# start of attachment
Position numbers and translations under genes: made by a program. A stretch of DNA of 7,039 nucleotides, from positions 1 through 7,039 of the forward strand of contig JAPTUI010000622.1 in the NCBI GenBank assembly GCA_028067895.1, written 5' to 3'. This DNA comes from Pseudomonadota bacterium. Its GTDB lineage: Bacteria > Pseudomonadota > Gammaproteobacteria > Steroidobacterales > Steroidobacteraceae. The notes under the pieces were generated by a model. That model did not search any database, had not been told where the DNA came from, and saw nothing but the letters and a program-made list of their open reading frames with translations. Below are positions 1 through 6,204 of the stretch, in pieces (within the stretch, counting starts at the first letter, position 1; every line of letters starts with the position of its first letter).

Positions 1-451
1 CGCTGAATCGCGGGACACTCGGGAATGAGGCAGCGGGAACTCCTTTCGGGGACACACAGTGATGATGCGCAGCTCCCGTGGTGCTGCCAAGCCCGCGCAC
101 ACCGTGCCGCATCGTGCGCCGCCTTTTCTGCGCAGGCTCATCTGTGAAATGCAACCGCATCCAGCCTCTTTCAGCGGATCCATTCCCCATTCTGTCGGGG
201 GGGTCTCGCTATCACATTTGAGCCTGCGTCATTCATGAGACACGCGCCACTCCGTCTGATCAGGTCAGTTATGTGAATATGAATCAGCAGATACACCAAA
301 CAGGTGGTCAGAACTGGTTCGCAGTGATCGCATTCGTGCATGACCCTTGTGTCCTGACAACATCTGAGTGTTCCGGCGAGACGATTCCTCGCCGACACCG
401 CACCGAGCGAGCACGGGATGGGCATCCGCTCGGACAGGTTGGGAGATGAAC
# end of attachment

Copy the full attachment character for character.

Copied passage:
Position numbers and translations under genes: made by a program. A stretch of DNA of 7,039 nucleotides, from positions 1 through 7,039 of the forward strand of contig JAPTUI010000622.1 in the NCBI GenBank assembly GCA_028067895.1, written 5' to 3'. This DNA comes from Pseudomonadota bacterium. Its GTDB lineage: Bacteria > Pseudomonadota > Gammaproteobacteria > Steroidobacterales > Steroidobacteraceae. The notes under the pieces were generated by a model. That model did not search any database, had not been told where the DNA came from, and saw nothing but the letters and a program-made list of their open reading frames with translations. Below are positions 1 through 6,204 of the stretch, in pieces (within the stretch, counting starts at the first letter, position 1; every line of letters starts with the position of its first letter).

Positions 1-451
1 CGCTGAATCGCGGGACACTCGGGAATGAGGCAGCGGGAACTCCTTTCGGGGACACACAGTGATGATGCGCAGCTCCCGTGGTGCTGCCAAGCCCGCGCAC
101 ACCGTGCCGCATCGTGCGCCGCCTTTTCTGCGCAGGCTCATCTGTGAAATGCAACCGCATCCAGCCTCTTTCAGCGGATCCATTCCCCATTCTGTCGGGG
201 GGGTCTCGCTATCACATTTGAGCCTGCGTCATTCATGAGACACGCGCCACTCCGTCTGATCAGGTCAGTTATGTGAATATGAATCAGCAGATACACCAAA
301 CAGGTGGTCAGAACTGGTTCGCAGTGATCGCATTCGTGCATGACCCTTGTGTCCTGACAACATCTGAGTGTTCCGGCGAGACGATTCCTCGCCGACACCG
401 CACCGAGCGAGCACGGGATGGGCATCCGCTCGGACAGGTTGGGAGATGAAC